The House With The Red Door: Kinloch Huger House

Guests who book my Love Stories of Charleston walking tour are always impressed with the house with the red door — the Kinloch Huger House, located at 8 Legare Street in the Historic District of Charleston, SC. Many say it reminds them of the Haunted House at Disneyland! Perhaps it’s the coloring? The unfinished stucco? The imposing wrought iron gate? The signature sculpture bust atop the front door? Or, possibly all of the above. Whatever the reason for its beauty, I’m glad it all comes together and is truly one of my favorite places to visit in Charleston.

While Charleston is filled with fabulous residences, almost too many to count, there’s just something extra special about the entrance to this grand manor. The property was originally the rear portion of the Miles Brewton House at 27 King Street, (also a featured stop on this tour), and when Miles Brewton died in 1791, the recipients of his house conveyed it to William Alston who left it to his daughter, Mary Alston, later Mary Alston Pringle. Years later, when her daughter married Cleland H. Huger, the Legare Street section of the property was pared off and the couple used it as their house.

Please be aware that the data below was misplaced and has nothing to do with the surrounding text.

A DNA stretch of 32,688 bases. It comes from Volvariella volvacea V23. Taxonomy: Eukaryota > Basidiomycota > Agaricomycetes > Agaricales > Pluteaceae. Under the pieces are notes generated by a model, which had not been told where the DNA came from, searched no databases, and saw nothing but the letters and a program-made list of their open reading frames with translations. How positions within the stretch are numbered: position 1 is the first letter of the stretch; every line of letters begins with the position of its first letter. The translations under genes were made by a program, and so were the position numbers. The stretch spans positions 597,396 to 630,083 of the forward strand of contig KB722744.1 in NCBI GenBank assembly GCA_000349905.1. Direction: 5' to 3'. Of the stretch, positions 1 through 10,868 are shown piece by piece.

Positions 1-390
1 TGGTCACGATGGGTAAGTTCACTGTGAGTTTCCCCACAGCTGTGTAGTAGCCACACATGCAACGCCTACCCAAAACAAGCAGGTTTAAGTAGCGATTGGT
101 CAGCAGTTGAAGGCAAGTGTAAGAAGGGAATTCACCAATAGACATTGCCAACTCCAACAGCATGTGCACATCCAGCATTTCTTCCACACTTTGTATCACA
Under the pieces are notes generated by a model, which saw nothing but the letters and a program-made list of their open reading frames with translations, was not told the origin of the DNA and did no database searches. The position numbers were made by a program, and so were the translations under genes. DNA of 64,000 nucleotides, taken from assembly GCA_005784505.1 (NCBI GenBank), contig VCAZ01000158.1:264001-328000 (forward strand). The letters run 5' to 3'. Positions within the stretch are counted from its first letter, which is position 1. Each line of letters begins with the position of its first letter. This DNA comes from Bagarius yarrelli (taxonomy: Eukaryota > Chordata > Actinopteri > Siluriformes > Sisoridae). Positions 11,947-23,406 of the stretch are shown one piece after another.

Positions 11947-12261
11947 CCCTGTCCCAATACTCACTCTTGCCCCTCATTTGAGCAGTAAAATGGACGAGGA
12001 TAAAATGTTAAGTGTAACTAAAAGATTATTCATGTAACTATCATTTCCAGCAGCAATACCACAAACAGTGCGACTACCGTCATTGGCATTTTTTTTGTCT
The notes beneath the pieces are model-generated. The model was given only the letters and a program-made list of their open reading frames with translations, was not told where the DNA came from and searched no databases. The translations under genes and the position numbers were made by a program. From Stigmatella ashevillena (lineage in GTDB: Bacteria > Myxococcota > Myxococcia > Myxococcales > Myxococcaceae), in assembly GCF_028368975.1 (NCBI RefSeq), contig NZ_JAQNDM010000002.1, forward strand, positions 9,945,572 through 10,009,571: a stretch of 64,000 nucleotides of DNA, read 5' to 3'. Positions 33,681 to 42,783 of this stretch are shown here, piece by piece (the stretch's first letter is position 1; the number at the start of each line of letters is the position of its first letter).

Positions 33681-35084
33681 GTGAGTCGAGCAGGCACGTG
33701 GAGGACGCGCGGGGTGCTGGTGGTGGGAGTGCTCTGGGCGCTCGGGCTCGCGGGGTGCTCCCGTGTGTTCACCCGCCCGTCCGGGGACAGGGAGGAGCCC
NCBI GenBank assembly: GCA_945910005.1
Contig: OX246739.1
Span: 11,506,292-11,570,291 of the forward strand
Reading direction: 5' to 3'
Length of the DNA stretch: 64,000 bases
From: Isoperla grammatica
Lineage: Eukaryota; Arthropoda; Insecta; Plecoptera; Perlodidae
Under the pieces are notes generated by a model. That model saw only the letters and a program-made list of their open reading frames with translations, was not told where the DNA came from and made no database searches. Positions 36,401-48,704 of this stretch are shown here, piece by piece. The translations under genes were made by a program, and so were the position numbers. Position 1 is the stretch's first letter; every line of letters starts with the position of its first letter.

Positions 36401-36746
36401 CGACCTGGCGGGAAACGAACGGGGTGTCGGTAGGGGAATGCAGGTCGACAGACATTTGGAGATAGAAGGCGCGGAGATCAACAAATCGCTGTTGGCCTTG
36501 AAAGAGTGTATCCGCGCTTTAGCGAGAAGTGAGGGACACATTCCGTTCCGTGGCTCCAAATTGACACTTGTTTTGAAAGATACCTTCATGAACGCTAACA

The house was built in 1857, most likely by Patrick O’Donnell, in the Italianate style. (His house at 21 King Street is also featured on this walking tour!) 

In the 20th century, it then became home to Charleston Mayor Burnet Rhett Maybank who later served as Governor of South Carolina and Senator in the U.S. Senate. Mrs. Maybank is said to have been responsible for giving President Franklin D. Roosevelt his first Works Progress Administration project — the resurrection of the beloved Dock Street Theatre. Whenever I pass by the home, I imagine FDR enjoying himself inside in the second floor drawing room, where he visited many times.

At certain times of the year, tours are open to the public of this  remarkable house. I’m told inside you’ll find drawing rooms with the original pocket doors, lovely marble mantelpieces, and of course the always-dreamy, original gas-lit chandeliers. Someday, I hope to venture inside!

Even the holly bush planted next to the front door seems to add a touch of whimsy to its welcoming aspect.

 

To see the Kinloch Huger House up close, visit my tour page to learn more or call me at 843.806.9915.

 

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